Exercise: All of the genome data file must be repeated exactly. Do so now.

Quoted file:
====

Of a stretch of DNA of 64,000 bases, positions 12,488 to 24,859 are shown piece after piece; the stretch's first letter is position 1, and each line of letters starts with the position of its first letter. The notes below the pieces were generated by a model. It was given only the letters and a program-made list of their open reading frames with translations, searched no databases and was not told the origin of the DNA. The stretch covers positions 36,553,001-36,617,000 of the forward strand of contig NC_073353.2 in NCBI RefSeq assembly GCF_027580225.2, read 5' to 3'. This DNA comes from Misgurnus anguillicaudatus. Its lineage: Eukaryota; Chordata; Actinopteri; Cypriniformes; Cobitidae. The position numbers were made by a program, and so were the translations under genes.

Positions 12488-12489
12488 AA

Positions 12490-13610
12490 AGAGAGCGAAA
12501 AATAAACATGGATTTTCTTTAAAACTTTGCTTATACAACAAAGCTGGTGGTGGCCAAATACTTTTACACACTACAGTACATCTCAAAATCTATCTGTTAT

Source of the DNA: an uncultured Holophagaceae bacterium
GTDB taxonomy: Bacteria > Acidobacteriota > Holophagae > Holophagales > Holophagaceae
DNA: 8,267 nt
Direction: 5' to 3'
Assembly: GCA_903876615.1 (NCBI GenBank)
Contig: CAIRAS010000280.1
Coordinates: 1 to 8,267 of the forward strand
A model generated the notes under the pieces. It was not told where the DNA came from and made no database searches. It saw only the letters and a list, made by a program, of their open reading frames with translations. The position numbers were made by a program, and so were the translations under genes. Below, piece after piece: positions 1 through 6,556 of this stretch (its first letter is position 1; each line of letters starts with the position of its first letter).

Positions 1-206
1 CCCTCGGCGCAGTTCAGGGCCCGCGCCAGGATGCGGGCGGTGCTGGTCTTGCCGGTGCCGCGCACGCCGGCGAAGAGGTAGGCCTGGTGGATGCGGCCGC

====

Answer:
Of a stretch of DNA of 64,000 bases, positions 12,488 to 24,859 are shown piece after piece; the stretch's first letter is position 1, and each line of letters starts with the position of its first letter. The notes below the pieces were generated by a model. It was given only the letters and a program-made list of their open reading frames with translations, searched no databases and was not told the origin of the DNA. The stretch covers positions 36,553,001-36,617,000 of the forward strand of contig NC_073353.2 in NCBI RefSeq assembly GCF_027580225.2, read 5' to 3'. This DNA comes from Misgurnus anguillicaudatus. Its lineage: Eukaryota; Chordata; Actinopteri; Cypriniformes; Cobitidae. The position numbers were made by a program, and so were the translations under genes.

Positions 12488-12489
12488 AA

Positions 12490-13610
12490 AGAGAGCGAAA
12501 AATAAACATGGATTTTCTTTAAAACTTTGCTTATACAACAAAGCTGGTGGTGGCCAAATACTTTTACACACTACAGTACATCTCAAAATCTATCTGTTAT

Source of the DNA: an uncultured Holophagaceae bacterium
GTDB taxonomy: Bacteria > Acidobacteriota > Holophagae > Holophagales > Holophagaceae
DNA: 8,267 nt
Direction: 5' to 3'
Assembly: GCA_903876615.1 (NCBI GenBank)
Contig: CAIRAS010000280.1
Coordinates: 1 to 8,267 of the forward strand
A model generated the notes under the pieces. It was not told where the DNA came from and made no database searches. It saw only the letters and a list, made by a program, of their open reading frames with translations. The position numbers were made by a program, and so were the translations under genes. Below, piece after piece: positions 1 through 6,556 of this stretch (its first letter is position 1; each line of letters starts with the position of its first letter).

Positions 1-206
1 CCCTCGGCGCAGTTCAGGGCCCGCGCCAGGATGCGGGCGGTGCTGGTCTTGCCGGTGCCGCGCACGCCGGCGAAGAGGTAGGCCTGGTGGATGCGGCCGC